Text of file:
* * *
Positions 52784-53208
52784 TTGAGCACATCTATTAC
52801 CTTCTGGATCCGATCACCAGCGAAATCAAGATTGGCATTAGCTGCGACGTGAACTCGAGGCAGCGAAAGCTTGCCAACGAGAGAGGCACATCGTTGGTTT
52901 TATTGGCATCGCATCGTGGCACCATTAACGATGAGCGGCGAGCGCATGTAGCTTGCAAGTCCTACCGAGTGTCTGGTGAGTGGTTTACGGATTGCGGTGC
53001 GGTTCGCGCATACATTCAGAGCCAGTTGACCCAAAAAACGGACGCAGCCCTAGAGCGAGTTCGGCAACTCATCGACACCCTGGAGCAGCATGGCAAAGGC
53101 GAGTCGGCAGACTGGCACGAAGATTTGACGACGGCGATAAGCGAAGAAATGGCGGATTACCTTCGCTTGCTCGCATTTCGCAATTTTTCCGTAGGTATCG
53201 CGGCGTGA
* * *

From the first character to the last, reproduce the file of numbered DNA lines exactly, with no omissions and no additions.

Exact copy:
Positions 52784-53208
52784 TTGAGCACATCTATTAC
52801 CTTCTGGATCCGATCACCAGCGAAATCAAGATTGGCATTAGCTGCGACGTGAACTCGAGGCAGCGAAAGCTTGCCAACGAGAGAGGCACATCGTTGGTTT
52901 TATTGGCATCGCATCGTGGCACCATTAACGATGAGCGGCGAGCGCATGTAGCTTGCAAGTCCTACCGAGTGTCTGGTGAGTGGTTTACGGATTGCGGTGC
53001 GGTTCGCGCATACATTCAGAGCCAGTTGACCCAAAAAACGGACGCAGCCCTAGAGCGAGTTCGGCAACTCATCGACACCCTGGAGCAGCATGGCAAAGGC
53101 GAGTCGGCAGACTGGCACGAAGATTTGACGACGGCGATAAGCGAAGAAATGGCGGATTACCTTCGCTTGCTCGCATTTCGCAATTTTTCCGTAGGTATCG
53201 CGGCGTGA